SAFE HANDLING & DISPOSAL OF
|SAFE HANDLING & DISPOSAL OF
Additional Regulations Affect Demolition Industry: Pre-
Demolition Removal of Mercury-containing devices
from Residential and Commercial Facilities|
By MARK TIBBETTS
Thermostat Recycling Corporation
|Mercury can be found in various devices in
residential and commercial structures. If
not managed properly at the end-of-life,
these devices can break, releasing mercury into
the environment. Prior to demolition, facilities
should be inspected and these devices should be
removed to ensure proper disposal.
Mercury releases can present a serious
environmental and health problem. Inhaling
mercury vapors – which are colorless and
odorless – can cause irreversible damage to the
brain and kidneys. Even very small amounts of
mercury (less than a gram) may cause adverse
The central nervous system, eyes and
respiratory system can also be affected by mercury. Developing fetuses and children are the most sensitive to
mercury exposure. Inhalation of mercury vapor is the most harmful means of exposure. Mercury can also enter
the body through contact with the skin or by swallowing.
If released, mercury can pose a danger to people if not properly cleaned up and removed. It can easily
spread by walking (tracking), sweeping or vacuuming, thereby presenting a potential health threat to others.
Tracking throughout a building or into automobiles has spread mercury contamination to many other locations
in many instances.
Health impacts will increase over time if the mercury is not properly removed. Mercury vapors are heavier
than air and tend to remain near the floor or mercury source, but can get into the ventilation system and be
spread throughout a house or business. Indoors, mercury vapors will accumulate in the air. Children five
years of age and younger are considered to be particularly sensitive to the effects of mercury on the nervous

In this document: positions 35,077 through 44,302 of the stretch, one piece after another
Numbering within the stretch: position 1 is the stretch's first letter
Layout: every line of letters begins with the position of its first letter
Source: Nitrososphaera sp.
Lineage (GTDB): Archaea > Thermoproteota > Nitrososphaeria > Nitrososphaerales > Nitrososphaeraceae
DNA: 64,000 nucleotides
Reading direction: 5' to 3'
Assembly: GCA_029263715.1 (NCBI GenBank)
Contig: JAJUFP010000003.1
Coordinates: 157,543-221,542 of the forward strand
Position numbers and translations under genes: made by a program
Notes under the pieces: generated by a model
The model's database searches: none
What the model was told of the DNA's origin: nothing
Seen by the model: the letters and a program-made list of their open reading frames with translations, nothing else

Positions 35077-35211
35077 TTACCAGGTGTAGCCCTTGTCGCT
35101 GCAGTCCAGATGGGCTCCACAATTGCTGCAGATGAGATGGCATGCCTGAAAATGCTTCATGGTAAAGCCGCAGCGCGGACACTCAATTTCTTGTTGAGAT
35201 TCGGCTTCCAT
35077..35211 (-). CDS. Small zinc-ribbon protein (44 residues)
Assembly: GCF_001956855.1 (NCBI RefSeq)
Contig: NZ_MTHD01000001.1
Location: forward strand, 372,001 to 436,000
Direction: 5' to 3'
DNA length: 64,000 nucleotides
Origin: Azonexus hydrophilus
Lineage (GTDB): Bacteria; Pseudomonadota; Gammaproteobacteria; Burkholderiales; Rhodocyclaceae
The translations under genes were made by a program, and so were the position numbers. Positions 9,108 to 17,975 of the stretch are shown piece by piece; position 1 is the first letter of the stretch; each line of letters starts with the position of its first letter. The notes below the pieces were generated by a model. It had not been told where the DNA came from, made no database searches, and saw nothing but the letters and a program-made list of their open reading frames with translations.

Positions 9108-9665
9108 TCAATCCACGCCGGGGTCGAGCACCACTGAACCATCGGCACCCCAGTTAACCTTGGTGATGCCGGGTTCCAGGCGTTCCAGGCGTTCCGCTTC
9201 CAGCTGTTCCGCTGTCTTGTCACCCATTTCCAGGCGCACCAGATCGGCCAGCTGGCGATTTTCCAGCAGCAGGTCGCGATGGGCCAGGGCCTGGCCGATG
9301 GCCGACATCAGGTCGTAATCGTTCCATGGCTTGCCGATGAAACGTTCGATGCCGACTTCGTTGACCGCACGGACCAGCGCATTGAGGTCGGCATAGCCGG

Mercury Seal Generator
|system since their central nervous system is
still developing. When pregnant women are
exposed to mercury, the mercury can pass from
the mother’s body to the developing fetus; it
can also be passed to a nursing infant through
CLEANING UP MERCURY SPILLS
If released, clean-up costs are significant. It
is not unusual for costs to range from $5,000
up to $300,000 for a single incident. Typical
response to mercury releases in homes has
consisted of relocating the residents and
providing temporary housing, gathering visible
mercury with a special vacuum, and heating
and ventilating the house to drive off the
harmful mercury vapors. In some instances,
walls, carpeting and floors of houses have
had to be removed because they were grossly
contaminated. Personal possessions have also
been discarded if they became contaminated
and the mercury could not be removed.
Contaminated materials are likely to be treated
as hazardous waste and sent to a special landfill
or a mercury retort facility. In a worst case
scenario mercury is spread from the original
release location into vehicles and other homes
via shoes or clothing; spreading contamination
and the scope of clean-up.
DEVICES THAT CONTAIN MERCURY
The three most common devices with significant amounts of mercury in them are mercury-switch thermostats,
gas pressure regulators, and mercury pressure switches.
Facilities that were built prior to 1968 may have a mercury-containing gas pressure regulator adjacent to